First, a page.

Most of you, okay all of you, were surprised to find we traveled around Spain by bus. It’s actually pretty funny. Our friends from the States didn’t even know taking the bus was an option and our local friends from Spain and Portugal thought we were just plain nuts. Mostly because when you think of traveling in Europe, train is by far the most common as is by plane these days thanks to the cheap airfares.
I have to say, we’ve taken our fair share of bus travel over the years, mainly throughout SE Asia and South America, but never in Europe. Our bus experience has been mediocre at best with the exception of taking the Greyhound in Australia. Flashbacks to bumpy roads and difficulty booking tickets on foreign sites comes to mind, so imagine my shock and hesitation when G suggested we travel Spain by bus. Mehh..
Here him out, he says. Turns out, Spain train stations aren’t as efficient like the rest of Europe, nor are there many of them outside big cities. Plus, he’s been researching and came across a website that will solve our bus booking woes.
Who is Busbud?
Busbud.com is a website catered to making bus travel easy. It’s the Kayak of bus travel, he says. They’re worldwide with services in most destinations; nearly 90 countries and 10,000+ cities and counting.
Booking is super easy!
Simply search the route you are interested in, compare company, time and price, and book your ticket. In Spain, we went with ALSA.
I cannot tell you how game changing Busbud is when it comes to booking transportation for a foreign country. And now that they’ve launched their new mobile app on iOS and Android, it’s even easier. We were able to book tickets on-the-go days before our next stop which was convenient especially if you’ve got an open itinerary — leaves room for spontaneity and last minute travel changes. Once booked, you’ll get a PDF bus ticket copy so there is no need for physical print, just use your phone and Voila! Seriously, where was this when we were in Bolivia?!!
Our route in Spain..
We booked a total of four bus trips: 1) Madrid to San Sebastian, 2) Granada to Cordoba, 3) Cordoba to Sevilla and 4) Sevilla to Lisbon, Portugal. Interestingly enough, of all the rides we took, Sevilla to Lisbon was the only one with loads of tourists, the rest were with locals. Bus stations are central and a lot smaller than train stations, less crowded and easy to navigate and find your departure gate — something I definitely took notes and appreciated while we were there.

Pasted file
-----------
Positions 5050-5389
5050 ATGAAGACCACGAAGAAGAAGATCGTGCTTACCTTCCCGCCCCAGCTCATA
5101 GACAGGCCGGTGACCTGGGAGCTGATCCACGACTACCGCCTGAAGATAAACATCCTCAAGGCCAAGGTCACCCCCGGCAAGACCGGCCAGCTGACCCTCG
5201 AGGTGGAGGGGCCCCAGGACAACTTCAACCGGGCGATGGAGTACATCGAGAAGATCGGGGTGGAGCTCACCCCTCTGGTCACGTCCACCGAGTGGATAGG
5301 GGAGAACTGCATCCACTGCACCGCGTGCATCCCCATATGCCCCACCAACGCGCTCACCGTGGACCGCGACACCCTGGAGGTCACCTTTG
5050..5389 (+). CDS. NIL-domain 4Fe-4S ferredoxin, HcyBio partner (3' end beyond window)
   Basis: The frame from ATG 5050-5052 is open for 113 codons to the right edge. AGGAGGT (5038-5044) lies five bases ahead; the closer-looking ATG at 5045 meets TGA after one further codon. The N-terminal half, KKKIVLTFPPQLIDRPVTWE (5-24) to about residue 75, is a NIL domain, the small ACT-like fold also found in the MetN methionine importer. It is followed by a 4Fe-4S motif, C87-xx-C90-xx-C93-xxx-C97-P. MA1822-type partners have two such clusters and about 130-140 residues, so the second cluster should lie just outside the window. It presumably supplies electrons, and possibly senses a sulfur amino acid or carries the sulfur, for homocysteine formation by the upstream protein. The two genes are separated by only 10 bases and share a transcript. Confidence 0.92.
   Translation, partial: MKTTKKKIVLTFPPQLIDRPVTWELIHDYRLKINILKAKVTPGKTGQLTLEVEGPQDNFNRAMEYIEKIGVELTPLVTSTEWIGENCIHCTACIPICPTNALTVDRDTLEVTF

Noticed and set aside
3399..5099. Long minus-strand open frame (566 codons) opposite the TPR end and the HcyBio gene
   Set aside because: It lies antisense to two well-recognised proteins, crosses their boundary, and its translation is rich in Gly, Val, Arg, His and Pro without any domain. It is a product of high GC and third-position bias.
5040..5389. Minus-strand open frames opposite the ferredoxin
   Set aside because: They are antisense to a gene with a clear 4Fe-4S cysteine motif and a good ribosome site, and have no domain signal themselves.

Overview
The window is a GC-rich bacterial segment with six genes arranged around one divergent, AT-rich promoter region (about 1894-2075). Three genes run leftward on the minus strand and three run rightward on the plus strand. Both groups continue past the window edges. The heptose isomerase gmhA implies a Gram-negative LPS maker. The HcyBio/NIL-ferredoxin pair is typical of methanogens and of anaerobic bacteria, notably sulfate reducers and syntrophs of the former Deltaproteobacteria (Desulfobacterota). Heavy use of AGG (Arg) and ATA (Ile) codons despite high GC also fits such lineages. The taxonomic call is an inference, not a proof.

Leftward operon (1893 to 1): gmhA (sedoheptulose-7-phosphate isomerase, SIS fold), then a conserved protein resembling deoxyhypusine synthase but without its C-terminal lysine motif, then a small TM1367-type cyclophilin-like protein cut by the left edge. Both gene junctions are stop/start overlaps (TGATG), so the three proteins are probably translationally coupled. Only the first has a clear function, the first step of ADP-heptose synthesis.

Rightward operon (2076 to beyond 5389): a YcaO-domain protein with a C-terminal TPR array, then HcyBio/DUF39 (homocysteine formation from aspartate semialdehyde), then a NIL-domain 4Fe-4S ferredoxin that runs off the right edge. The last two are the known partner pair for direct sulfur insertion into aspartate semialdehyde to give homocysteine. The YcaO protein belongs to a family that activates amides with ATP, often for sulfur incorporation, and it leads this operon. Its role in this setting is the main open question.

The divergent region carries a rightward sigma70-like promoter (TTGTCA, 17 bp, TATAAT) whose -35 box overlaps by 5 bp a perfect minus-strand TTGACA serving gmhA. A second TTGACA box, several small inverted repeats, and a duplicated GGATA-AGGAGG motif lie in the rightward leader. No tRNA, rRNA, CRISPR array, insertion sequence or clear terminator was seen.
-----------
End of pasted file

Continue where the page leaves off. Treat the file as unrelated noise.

Madrid to San Sebastian (5 hours): We rode Premium, took us a while to process the upgraded bus. The seats were bigger. There’s a toilet, air-con and WiFi, though the WiFi was spotty. And by spotty I mean dial-up speed connection. Took us forever just to load our site haha. Our bus came with a hostess!! We had no idea but she kept serving us drinks and snacks, even woke us up in time for our meal box before reaching our destination. What?!! The views of the Basque region was by far the most green and picturesque in all our rides. San Sebastian bus station was central so we were able to walk straight to our hotel from there.
Granada to Cordoba, Cordoba to Sevilla (2 hours): These are average busses, the more common ones you see around. There are no toilet onboard so go beforehand. Although I did see people asking to go at the next stop so it’s possible to pee if you really have to. Another downside, I didnt notice any blinds so depending on where you sit, you could get a bit of sun. It’s a no frills, short trip so don’t sweat it. Just pack a light snack just in case. Cordoba and Sevilla bus station are central, just a short and cheap taxi ride away.
Sevilla to Lisbon, Portugal (7 hours): This wasn’t Premium, but the Charter bus we were on was HUGE, and it had a toilet. There were a total of five-stops with a 30-minute rest stop in the middle. Our driver stopped at a Cafeteria-like gas station and we were able to purchase snacks, pre-made sandwiches or salad and even a hot food station. Lisbon bus station is next to the airport in New Town. Old Town is a short 10-minute taxi cab ride away and cost anywhere from 10-15€.
“I’ve never slept so well on a bus before..”
said G after our first bus ride in Spain. And it’s true, of all the busses we’ve taken over the years, bussing Spain is by far the most comfortable. The reclining seats help, not to mention the roads are in great condition — smooth rides the entire way.
Tips and things you should know:
- Make sure you read Busbud’s things you should know before and tips and tricks for bus travel in Spain.
- Upgrades! Yes, there are different class options depending on your route so make sure you check and see if it’s available.
- Snack pack like fruit and health bars are necessary for bus travels. There aren’t many rest stops for you to buy food and water. Load up at the before you get on, you can still buy snacks at the bus terminal stations.
- Ticket print outs isn’t required. In fact, most of the time, our drivers did not even ask for our PDF confirmation — just our names so he or she can check us off their list.
- Stay awake, take in the view. The Spanish countryside boast spectacular views that changes from North to South. The Basque region was lush and green with Andalucia more Earthy and desert-like.
Truth be told, I was expecting to hate or bus travels in Spain. I’m so glad I was proven wrong. We had a pleasant and hassle-free time and would totally recommend others try it too.
Where in the world have you traveled by bus?
Disclaimer: Our transportation in Spain came compliments of the awesome folks at Busbud.com. As always, all opinions are our own.